The Best Trout Fly Rods
Trout fly rods represent one of the largest single segment of the fly fishing gear market, and the most common fly fishing rod size sold today is the 9-foot, 5-weight. This configuration provides the best versatility when targeting trout in a wide range of conditions and water bodies. Rods designed for 4-weight or 6-weight lines are also popular and fit within the “trout rod” category.
The fact that trout are the most common target for anglers using these rods doesn’t mean that they are the only fish for which the rods are suitable. Trout fly rods are generally the most versatile of all fly rods. Indeed, the 9-foot, 5-weight rod is the far-and-away the best-selling rod configuration today largely because of its great versatility. A good 5-weight proves effective in fishing for everything from bass to walleye. Trout, bluegill, whitefish, char, grayling, and even carp can be taken effectively with a 5-weight.
In testing a good trout fly rod, we do consider its versatility. We test its ability to cast small dry flies accurately with a delicate presentation, as well as throwing heavy streamers a good distance. We also look at the rod’s power in casting in windy conditions, and strength in fighting strong deep-diving fish.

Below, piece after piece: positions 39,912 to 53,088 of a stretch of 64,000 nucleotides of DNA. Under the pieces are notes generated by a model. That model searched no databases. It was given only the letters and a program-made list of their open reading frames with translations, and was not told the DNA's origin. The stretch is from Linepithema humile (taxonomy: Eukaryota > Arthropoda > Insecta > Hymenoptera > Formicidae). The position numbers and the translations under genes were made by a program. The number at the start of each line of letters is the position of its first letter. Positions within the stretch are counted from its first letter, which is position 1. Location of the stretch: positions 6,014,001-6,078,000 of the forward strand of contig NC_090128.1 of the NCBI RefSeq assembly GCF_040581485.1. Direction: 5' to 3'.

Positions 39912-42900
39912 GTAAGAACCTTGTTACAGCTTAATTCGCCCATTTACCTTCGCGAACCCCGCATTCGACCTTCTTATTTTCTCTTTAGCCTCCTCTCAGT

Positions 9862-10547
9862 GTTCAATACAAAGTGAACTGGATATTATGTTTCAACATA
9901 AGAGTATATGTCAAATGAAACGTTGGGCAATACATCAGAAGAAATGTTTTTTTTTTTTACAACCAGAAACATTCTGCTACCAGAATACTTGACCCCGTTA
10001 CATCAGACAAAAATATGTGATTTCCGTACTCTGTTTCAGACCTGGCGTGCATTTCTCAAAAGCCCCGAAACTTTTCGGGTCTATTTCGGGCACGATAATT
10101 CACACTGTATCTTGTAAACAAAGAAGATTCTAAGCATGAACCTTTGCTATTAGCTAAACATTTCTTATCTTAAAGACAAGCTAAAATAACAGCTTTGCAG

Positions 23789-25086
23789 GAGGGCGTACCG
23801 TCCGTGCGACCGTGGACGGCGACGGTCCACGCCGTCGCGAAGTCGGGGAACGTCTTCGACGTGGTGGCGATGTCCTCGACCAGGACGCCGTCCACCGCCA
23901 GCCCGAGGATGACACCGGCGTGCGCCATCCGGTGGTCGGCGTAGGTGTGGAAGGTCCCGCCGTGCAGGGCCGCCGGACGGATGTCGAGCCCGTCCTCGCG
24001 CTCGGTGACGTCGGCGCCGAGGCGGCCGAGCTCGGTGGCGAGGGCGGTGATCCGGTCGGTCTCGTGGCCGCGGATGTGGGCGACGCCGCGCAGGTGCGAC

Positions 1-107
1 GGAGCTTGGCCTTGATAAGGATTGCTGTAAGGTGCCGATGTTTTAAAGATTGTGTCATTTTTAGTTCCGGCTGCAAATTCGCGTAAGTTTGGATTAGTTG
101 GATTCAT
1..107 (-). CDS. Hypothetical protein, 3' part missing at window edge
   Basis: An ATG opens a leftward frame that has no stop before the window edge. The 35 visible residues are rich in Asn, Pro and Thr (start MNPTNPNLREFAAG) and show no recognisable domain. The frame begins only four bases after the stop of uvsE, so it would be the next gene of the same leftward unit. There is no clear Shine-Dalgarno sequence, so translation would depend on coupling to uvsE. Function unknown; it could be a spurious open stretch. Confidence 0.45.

The weight and feel of the rod also play a role in the rods’ ratings. Trout fishermen frequent spend most of a day casting. Swinging a rod for 6 or 8 hours a day can be tiring, especially if the rod is unbalanced, or fits poorly in hand. So, we cast each rod we test. Our team casts in wind, and in tight casting conditions. We cast from shore, and we cast from boats. We cast, and cast some more — usually logging at least a hundred hours with each rod in hand.
It’s worth noting, too, that price is seldom a serious consideration in determining our “best in class” ratings. Top-notch quality and performance do at times come at a higher financial cost, but not always. Sometimes, small differences in weight due to the use of less expensive components can cause a difference in total score between a $200 rod and an $800 one. It’s up to the end user to decide if that higher price is worth the modest difference in weight and total performance.